Collaboration in innovation

Businesses in the Aerospace & Defence supply chain know all too well that they must continue to invest in developing new technologies if they are to stay competitive.

A particular R&D project may be beyond the capabilities of a single business acting on its own, either because it does not have the available cash to fund the investment or because it lacks the technical expertise to carry out the project. For one or both of these reasons, businesses will consider collaborating with other businesses, or with academic institutions, in order to continue to innovate and develop new technologies. A recent KPMG report commissioned by ADS, suggested that UK businesses should consider collaborating with overseas companies in order to benefit from the developing aerospace markets.

There are various different terms for business-to-business collaboration such as joint ventures, partnerships, R&D agreements, joint development agreements, alliances, R&D collaboration agreements and joint ventures but many of the fundamental issues involved with these structures are the same.In this briefing note, we will highlight some of the key legal issues involved in collaborating with other businesses, with a particular focus on technology.


Intellectual Property

While the principal emphasis may be on the R&D necessary in order to be able to commercialise the results of the R&D, the legal agreement should clarify the ownership and exploitation of the results of the R&D by the participating parties. Collaboration gives rise to important legal issues relating to the ownership and exploitation of intellectual property rights resulting from the collaboration (including the exploitation of pre-existing rights necessary to enjoy the benefit of the newly developed rights). The most important forms of intellectual property involved are patents and know-how, but copyright and design right may also be relevant.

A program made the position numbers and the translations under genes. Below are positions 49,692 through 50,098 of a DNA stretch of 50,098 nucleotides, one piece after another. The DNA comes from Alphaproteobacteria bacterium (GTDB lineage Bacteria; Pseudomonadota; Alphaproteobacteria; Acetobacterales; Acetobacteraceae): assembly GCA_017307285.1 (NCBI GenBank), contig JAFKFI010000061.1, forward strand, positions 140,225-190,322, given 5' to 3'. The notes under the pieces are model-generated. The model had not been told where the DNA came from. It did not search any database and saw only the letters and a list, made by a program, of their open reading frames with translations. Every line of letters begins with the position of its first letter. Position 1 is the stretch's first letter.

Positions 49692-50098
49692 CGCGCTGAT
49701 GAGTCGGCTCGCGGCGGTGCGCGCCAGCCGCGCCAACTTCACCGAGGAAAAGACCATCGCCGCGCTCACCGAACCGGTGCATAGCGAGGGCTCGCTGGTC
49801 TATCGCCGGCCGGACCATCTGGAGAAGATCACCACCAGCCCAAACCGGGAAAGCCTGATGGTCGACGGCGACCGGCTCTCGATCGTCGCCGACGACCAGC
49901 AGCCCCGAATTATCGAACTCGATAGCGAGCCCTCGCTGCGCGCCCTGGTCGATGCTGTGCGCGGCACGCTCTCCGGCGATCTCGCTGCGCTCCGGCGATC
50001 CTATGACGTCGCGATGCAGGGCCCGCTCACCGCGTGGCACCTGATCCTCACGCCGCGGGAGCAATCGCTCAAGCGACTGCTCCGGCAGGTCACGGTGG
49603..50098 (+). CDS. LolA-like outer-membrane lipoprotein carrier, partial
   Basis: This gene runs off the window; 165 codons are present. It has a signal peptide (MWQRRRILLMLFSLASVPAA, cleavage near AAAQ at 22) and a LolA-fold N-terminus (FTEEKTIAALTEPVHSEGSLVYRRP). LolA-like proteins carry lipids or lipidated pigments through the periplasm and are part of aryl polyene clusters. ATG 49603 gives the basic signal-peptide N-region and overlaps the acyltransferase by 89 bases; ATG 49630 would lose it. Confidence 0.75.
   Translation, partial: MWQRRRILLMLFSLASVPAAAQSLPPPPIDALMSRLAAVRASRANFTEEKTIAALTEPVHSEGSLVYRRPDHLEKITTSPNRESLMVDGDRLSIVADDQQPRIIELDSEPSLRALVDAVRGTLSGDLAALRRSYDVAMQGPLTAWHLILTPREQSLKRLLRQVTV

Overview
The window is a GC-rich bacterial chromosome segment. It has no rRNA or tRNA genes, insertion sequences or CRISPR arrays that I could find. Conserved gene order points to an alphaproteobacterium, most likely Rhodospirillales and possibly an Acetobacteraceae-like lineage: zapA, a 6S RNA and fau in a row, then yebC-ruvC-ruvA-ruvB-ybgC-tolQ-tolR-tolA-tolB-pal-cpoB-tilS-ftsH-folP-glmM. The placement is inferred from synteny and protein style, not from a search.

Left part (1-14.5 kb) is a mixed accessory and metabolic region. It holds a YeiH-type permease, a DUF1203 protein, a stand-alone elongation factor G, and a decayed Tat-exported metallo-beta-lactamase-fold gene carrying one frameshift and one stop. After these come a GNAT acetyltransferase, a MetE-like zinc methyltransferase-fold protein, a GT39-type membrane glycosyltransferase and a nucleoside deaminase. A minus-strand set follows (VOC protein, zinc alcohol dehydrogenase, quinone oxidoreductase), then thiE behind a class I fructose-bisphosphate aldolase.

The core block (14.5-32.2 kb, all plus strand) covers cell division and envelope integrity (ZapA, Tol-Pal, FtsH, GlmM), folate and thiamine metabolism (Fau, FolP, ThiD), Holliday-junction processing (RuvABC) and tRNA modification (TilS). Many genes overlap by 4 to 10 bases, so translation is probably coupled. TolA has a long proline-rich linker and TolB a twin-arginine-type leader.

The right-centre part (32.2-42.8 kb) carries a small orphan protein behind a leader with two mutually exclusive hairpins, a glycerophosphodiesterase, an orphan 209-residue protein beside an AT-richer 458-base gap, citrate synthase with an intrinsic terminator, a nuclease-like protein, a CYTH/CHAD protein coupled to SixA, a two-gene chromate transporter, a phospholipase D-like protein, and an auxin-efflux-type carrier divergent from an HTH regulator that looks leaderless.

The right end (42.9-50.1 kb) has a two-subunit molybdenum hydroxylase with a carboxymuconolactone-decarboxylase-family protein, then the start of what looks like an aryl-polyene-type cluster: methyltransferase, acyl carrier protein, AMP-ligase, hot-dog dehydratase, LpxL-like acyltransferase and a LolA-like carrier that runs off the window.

IP – Ownership or Licence to use?

In negotiating the intellectual property aspects of R&D collaborations there is no hard and fast answer, neither set of claims to ownership will be "correct" or justified, and many of the concerns of both parties might be catered for by licensing on an exclusive basis, as opposed to ownership. As with much of any collaboration, an appreciation of the other party’s expectations and motivation can make a difference to the negotiator’s position and to the drafting of the R&D agreement. Whatever the answer to the ownership debate, it is imperative that ownership issues are dealt with in advance. If not, problems are bound to arise as soon as valuable benefits emerge from the lab.


Be alive to competition law issues!

And no collaboration can be structured without some consideration of competition law. Partners in an R&D collaboration will want to ensure that they get a fair share of the results of the collaboration, so the agreement may contain certain provisions which restrict competition. In addition, such co-operation arrangements are often between businesses of a similar level of production in the same industry and with large turnovers. R&D agreements may fall within the block exemption for collaborative R&D agreements and the EU Commission has also issued complementary guidelines for horizontal co-operation agreements including R&D and commercialisation. Most R&D agreements are unlikely to fall within the scope of competition law, but expert advice will always be needed in this challenging area.